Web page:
Business Planning Gets Results

When developing a marketing budget, sales promotional offers fit right in.  By its nature, a sales promotion is designed to inform, persuade and remind buyers to buy your product or service.

As the tail end of a marketing plan, businesses sometimes give less consideration to how the consumer or trade will be impacted using a promotion. 

Usually, the last portion of a marketing spend is applied to an improvised promotional campaign.

This is not necessarily a bad thing. Sometimes the most creative approaches occur once all the marketing plan exercises are completed.

How to Create A Marketing Budget

Marketing budget planning should first focus on larger business issues such as product, trends, and distribution

After all, marketing budget planning should be focused on the big issues

With the intention of creating excellent sales promotional creative briefs to hand over to marketing companies or coworkers, the following are the elements of a well thought out business plan.

Since marketing is a function of business, and sales promotion is a function of marketing, proper planning will get the results to create sales and grow the business.

How to Create A Marketing Budget: 6 Things You Need

1. Always Start With A Vision

This is often a hard concept for business owners to wrap their head around. It seems so complex because people often think it’s bigger than it is.

Product Vision Statement

If you are marketing a product or service, the vision is the ‘core essence’ of the product or service, and where you see it heading in the future. When you write the product vision statement start with the customer in mind.

For example, if you are a financial advisor, define your core essence and customer benefit.

Charles Schwab company vision statement:

Helping Investors help themselves

The core essence of helping investors, and the customer benefit of them helping themselves to a better financial situation is simple, yet impactful. 

Organizational Vision Statement

For a larger business, a vision statement creates a clear picture of where the business is going and what the end result will look like.

For example, Amazon’s vision statement sets the tone for their employees, vendors, and customers:

Amazon Company Vision Statement:

Our vision is to be the earth’s most customer-centric company: to build a place where people can come to find and discover anything they want to buy online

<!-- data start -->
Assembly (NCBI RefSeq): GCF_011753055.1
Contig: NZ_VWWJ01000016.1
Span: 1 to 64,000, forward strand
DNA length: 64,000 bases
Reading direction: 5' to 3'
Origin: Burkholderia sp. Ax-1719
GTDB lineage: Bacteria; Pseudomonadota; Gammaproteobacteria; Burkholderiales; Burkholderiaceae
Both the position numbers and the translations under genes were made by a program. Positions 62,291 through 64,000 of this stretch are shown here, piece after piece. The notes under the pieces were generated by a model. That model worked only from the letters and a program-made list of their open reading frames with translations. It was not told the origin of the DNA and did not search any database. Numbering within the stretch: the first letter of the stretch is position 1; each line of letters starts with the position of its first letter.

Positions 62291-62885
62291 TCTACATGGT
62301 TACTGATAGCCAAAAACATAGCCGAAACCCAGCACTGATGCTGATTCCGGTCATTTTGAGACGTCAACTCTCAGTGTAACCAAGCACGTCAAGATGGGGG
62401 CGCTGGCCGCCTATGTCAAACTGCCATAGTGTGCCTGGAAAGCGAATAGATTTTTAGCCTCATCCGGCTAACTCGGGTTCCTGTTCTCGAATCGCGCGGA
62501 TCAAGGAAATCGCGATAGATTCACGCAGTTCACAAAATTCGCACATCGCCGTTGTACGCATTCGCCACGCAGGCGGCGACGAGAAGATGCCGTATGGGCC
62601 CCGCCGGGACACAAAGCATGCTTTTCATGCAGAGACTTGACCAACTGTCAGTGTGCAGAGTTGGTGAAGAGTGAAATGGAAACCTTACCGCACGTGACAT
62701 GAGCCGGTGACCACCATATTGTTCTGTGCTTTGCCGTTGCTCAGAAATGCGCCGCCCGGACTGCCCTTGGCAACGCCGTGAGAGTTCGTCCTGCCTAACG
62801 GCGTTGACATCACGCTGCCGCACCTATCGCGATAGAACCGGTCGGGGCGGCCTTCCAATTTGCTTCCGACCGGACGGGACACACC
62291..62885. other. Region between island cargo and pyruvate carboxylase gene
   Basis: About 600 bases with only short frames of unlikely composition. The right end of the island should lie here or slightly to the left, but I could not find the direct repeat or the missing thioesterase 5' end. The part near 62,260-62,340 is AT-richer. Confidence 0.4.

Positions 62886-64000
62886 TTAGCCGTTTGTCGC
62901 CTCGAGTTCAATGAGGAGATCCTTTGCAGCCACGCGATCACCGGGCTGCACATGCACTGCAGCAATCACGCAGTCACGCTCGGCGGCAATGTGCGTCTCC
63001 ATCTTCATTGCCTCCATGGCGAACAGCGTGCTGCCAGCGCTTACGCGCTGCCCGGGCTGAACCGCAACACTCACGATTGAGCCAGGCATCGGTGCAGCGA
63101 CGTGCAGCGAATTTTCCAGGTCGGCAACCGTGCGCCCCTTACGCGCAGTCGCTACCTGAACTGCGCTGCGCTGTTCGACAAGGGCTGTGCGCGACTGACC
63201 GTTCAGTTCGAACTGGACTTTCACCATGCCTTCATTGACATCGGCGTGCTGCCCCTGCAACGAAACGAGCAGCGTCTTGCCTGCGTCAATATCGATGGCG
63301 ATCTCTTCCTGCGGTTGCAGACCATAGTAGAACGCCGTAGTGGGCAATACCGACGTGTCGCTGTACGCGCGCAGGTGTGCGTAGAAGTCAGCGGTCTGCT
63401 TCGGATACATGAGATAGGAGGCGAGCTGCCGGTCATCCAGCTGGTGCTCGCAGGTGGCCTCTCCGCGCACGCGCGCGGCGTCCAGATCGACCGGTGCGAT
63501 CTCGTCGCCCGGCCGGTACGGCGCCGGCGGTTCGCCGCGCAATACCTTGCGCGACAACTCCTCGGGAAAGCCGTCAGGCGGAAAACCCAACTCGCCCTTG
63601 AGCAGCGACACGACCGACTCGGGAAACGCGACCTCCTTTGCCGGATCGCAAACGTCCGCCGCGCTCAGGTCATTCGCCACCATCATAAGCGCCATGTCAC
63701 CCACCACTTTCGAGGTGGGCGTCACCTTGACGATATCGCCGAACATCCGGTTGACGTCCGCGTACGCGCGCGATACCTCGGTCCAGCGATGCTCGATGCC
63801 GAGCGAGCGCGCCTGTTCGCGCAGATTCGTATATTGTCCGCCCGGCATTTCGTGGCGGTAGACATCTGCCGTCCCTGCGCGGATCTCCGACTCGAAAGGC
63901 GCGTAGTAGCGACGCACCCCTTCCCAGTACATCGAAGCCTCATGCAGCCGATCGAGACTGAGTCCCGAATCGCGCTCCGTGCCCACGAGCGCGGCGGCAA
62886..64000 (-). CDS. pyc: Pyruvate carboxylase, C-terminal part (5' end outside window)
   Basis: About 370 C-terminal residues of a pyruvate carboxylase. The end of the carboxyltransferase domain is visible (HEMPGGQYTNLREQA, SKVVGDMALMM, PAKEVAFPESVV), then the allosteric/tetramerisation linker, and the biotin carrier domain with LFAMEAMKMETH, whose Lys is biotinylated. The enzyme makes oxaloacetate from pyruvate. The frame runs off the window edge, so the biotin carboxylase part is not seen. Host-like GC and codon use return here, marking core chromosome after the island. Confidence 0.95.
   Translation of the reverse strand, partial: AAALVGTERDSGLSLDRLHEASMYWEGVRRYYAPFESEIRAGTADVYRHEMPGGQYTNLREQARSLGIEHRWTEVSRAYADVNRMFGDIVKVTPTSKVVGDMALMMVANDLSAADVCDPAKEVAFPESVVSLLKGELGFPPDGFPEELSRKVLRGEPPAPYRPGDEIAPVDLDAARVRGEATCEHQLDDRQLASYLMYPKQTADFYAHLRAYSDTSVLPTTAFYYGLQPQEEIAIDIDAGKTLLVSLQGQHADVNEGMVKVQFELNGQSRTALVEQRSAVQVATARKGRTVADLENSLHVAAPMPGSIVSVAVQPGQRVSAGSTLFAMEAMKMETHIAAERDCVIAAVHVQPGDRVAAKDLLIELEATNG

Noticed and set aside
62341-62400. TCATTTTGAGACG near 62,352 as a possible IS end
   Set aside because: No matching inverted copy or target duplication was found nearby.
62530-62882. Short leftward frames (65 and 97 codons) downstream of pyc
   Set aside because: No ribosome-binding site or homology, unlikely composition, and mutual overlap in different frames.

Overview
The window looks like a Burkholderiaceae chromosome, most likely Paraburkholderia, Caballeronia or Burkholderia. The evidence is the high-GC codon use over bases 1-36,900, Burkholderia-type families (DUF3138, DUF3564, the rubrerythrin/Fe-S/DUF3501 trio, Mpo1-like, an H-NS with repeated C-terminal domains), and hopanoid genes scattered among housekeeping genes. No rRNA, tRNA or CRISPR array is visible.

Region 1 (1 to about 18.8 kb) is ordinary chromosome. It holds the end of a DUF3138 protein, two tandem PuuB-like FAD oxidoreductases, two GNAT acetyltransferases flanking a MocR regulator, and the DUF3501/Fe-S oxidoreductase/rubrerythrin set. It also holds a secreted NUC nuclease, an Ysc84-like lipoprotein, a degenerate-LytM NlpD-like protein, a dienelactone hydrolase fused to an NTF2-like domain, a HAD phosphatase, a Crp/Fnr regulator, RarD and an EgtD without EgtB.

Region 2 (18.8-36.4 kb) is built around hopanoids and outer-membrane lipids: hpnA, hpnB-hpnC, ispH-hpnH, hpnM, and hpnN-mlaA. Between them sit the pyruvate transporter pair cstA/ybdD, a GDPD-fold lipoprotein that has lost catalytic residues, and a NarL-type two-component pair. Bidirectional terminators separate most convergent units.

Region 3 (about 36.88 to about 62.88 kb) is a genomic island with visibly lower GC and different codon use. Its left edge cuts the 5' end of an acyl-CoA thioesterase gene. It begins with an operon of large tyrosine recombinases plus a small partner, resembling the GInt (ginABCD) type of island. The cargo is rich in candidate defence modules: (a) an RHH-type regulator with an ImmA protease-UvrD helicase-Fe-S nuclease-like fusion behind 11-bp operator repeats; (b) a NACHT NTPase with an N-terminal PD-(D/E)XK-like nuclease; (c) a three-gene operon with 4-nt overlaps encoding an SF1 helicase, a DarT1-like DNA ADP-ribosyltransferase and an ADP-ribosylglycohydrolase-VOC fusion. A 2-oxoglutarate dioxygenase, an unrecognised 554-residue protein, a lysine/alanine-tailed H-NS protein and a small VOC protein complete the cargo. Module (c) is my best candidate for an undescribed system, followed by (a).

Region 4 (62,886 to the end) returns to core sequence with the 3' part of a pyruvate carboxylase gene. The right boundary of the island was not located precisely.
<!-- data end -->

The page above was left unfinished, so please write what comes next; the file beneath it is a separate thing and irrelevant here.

Vision makes a difference in how you do business. Many times, companies use the vision statement to create a sales promotional campaign.

vision statement

A Vision Statement sets the tone for your team and the customer so that everyone is focused on your brand promise

It creates a focused message that sets your brand apart.

The financial company’s vision statement is direct and it quickly communicates their positioning in the market.

Promotional products with that statement printed on them will be a motivational piece for consumers for the company that puts them first.

The Amazon vision statement is more comprehensive. A trade show booth with this vision statement clearly visible would let potential sellers know the companies position. It is a good way to open up a negotiation.

Vision is unique to your company and the customers you serve. It often is the very thing that sets you apart from the competition and establishes your point-of-difference.


2. Look At The External Business Environment

Highly effective marketing campaigns depend on correctly identifying large groups of potential customers that have a specific need for their product or service.

You then create sales and distribution channels based on the most profitable segments you identify.

Market Segmentation

Once you develop a focus on the proper market segments, marketing and sales promotions can be highly targeted to achieve a specific revenue objective.

market segmentation

Market segmentation identifies high-profit customer segments and other target groups to market to.

How you segment and sell to your target market is a large part of the marketing budget development process.

Make sure you research every potential cost of any media or sales channel you research to impact your market. One missed estimate can be disastrous, especially if you are working with a small profit margin.


Competitive Analysis

In addition to identifying your market segments, you also need to analyze direct and indirect competitors.

Known as a Competitive Analysis, pre-budget tools such as a SWOT analysis will help you identify your strengths and opportunities against competitive threats.

competitve analysis and marketing budget settingMany times a marketer will identify a key competitive issue and focus on that for their marketing campaign.

Avis rental car company identified that they held the number two market share position. They ran with that fact to create a campaign.

The ‘We Try Harder’ because we’re number two slogan grabbed the attention of customers and the press. This bold move gave the underdog a huge leg up in brand recognition.

Industry Trends

Industry trends are also an important part of the business assessment process.

How to Create A Marketing Budget and industry trends

Recognizing industry trends will position an organization as a leading brand among target customers

An example of rapidly changing trends can be found in the auto industry.

Factors such as the expansion of electric cars, the testing of self-driving vehicles, the emergence of the rideshare concept, and the millennial generation choosing not to purchase vehicles the same way their parents do are trends that have auto manufacturers continually re-assessing their business model.

Recognizing and reacting to trends will position your product or organization in a leadership position among your target customers.

Marketing and sales promotions that sell your trendsetting message are often the best types of campaigns to build immediate interest, excitement, and sales.

In the tech industry, this point-of-difference strategy is what drives the market.

3. Do An Internal Business Appraisal

Based on your market segments, your competitors and the trends in your industry, design your business structure to service your customers.